For the first time in two years, something other than desperation seems to be emanating from cash registers as the all-important Christmas shopping season heads toward a close.
Business, merchants say, was better this year than last year - and better than the infamous year before that, when the crumbling stock market stunned shoppers and gave retailers a double holiday beating.
Indeed, on Tuesday, local merchants echoed something akin to pleasant surprise as they sized up holiday receipts, parroting data from earlier in the week suggesting that holiday sales were stronger than they had been in some time.
"We had a very good holiday season," said Gary Boyer, senior vice president and director of stores for Boscov's, based in Reading. "We're very pleased about our results from the sales and profitability standpoint. We had a very good fourth quarter, even though it's not over.
"We still have another month to go. We're optimistic that we're still going to close the season strong."
With a nod to Philadelphia's head-turning football and baseball teams, he added: "We thank the Eagles and the Phillies; we sold a lot of Eagles merchandise and Phillies merchandise."
Whether from the 39-store Boscov's chain or from small boutiques such as El Quetzal, with gift shops on Germantown Avenue in Chestnut Hill and at Suburban Square in Ardmore, reports this week from retailers were relatively positive. Even the day-after-Christmas snowstorm seemed a surmountable obstacle as optimism prevailed.
El Quetzal owner-partner Bill Shields said: "2010 looks good. We did better than the last two years."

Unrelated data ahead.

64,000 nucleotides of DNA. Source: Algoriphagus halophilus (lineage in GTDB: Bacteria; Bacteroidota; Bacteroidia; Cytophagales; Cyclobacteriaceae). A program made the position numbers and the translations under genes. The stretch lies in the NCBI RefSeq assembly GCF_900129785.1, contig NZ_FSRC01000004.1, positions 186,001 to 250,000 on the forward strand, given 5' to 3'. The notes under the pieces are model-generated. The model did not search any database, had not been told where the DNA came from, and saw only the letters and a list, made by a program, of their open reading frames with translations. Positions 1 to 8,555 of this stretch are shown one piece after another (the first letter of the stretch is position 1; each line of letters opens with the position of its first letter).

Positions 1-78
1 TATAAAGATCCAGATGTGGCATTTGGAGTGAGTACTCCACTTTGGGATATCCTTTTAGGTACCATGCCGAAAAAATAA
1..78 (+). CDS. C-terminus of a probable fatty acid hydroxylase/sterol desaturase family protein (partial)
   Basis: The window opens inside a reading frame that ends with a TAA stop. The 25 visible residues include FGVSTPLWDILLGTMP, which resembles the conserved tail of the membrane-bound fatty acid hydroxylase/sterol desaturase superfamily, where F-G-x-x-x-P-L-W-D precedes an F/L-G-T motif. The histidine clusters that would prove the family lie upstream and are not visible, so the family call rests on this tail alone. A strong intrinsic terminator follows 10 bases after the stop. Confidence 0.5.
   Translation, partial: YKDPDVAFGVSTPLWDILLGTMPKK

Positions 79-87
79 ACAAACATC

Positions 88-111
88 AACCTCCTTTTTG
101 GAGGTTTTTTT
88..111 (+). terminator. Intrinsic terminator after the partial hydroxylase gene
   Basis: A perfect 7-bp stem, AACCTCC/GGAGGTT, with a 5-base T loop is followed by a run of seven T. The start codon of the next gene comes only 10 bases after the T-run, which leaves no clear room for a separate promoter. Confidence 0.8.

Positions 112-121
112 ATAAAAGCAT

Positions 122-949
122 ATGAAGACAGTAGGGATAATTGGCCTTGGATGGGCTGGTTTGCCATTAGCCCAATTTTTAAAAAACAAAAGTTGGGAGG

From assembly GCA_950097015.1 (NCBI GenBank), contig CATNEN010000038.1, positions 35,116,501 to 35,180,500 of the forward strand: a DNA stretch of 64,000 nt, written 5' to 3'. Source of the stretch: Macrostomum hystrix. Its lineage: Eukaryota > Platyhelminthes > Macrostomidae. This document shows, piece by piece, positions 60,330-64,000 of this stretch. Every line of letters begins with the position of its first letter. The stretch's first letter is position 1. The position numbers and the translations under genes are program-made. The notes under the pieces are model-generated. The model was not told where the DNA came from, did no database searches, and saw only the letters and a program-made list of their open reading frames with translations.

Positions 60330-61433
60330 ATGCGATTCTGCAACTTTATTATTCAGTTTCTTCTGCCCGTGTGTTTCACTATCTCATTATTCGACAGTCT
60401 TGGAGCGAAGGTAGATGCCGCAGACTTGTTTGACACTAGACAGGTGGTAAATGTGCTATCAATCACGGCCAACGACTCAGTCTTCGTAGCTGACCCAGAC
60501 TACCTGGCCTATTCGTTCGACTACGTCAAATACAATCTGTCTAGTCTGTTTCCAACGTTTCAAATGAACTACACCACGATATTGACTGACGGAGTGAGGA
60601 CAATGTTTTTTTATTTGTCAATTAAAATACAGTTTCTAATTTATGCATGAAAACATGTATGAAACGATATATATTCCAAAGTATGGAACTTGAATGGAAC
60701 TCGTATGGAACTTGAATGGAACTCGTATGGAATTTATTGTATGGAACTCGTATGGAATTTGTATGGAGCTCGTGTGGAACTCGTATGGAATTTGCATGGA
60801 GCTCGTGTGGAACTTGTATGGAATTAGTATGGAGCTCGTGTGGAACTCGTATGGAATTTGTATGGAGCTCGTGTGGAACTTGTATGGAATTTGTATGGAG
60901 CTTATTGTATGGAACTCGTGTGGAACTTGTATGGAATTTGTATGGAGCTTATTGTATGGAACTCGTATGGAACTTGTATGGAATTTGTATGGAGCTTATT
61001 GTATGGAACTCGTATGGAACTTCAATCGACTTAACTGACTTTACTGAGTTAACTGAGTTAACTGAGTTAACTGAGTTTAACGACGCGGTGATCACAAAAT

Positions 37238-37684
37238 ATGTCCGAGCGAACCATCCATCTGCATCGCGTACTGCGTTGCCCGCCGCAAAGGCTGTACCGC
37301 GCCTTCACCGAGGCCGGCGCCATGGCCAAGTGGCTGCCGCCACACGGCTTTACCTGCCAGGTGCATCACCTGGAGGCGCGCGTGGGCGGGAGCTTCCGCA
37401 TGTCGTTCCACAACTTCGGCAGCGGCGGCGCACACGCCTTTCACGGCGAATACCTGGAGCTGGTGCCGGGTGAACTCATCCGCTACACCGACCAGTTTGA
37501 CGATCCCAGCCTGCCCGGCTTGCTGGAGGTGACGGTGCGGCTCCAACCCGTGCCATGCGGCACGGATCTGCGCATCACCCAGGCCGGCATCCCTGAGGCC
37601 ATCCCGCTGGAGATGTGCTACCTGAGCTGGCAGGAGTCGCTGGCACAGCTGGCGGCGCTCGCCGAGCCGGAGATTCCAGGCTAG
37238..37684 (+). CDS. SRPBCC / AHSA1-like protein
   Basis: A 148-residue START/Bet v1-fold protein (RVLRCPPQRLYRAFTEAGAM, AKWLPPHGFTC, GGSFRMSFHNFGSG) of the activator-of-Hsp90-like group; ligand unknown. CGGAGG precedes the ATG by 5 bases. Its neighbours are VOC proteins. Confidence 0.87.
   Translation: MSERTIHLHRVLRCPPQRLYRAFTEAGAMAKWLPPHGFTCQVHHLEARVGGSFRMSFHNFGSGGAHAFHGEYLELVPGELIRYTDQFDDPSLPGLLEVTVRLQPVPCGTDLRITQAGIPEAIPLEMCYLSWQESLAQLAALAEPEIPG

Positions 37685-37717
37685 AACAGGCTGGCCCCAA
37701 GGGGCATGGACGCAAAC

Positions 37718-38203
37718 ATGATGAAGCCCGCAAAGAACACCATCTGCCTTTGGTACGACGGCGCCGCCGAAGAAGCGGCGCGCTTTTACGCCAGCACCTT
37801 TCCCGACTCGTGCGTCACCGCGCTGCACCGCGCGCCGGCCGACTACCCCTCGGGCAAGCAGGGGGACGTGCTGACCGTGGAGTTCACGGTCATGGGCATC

At the King of Prussia mall, the sentiment from a sampling of its 400 department stores, specialty retailers, and food court and restaurant operators was that business was good, marketing manager Kathy Smith said.
"Of course, we haven't surveyed all 400, but we try to take a good cross-section of all categories and all sizes, and both national and local retailers," Smith said. "The sense that we're getting is that they've had a very good holiday season and they are happy."
It's too soon to know for sure how much consumers spent. Most retailers don't close out their quarterly receipts until January. And though the retail data this week were promising, they clashed with subsequent foreboding economic data, muddying efforts at a clear snapshot of consumer activity.
Figures from MasterCard Advisors SpendingPulse showed that spending before Christmas rose 5.5 percent, an increase over the same period a year ago. The International Council of Shopping Centers, meanwhile, said chain-store sales were up 4.8 percent the week that ended Saturday.
And yet housing-price declines were reported Tuesday, as was a decline in consumer confidence, prompting local economist Joel Naroff to proclaim: "People are saying they are still worried but acting differently, as they have hit the malls pretty hard."
No one is expecting a record-breaking return to the kind of spending that preceded the economic crisis of 2008. Unemployment remains high, and consumers are still reluctant to spend what they don't have.
But even with the snowstorm the day after Christmas, which shut down some East Coast malls (including King of Prussia) early Sunday, as well as some department stores (three Boscov's in South Jersey), shoppers kept at it.
"The week between Christmas and New Year's is generally one of the best weeks of the year," said Smith, of the King of Prussia mall. "From what we've seen from a traffic perspective and heard from retail managers, the people are here. The sales are here."
Boscov's took a hit by shutting its Vineland, Atlantic City, and Toms River stores early Sunday, Boyer said. "However, the total for our company on Sunday, we still did well."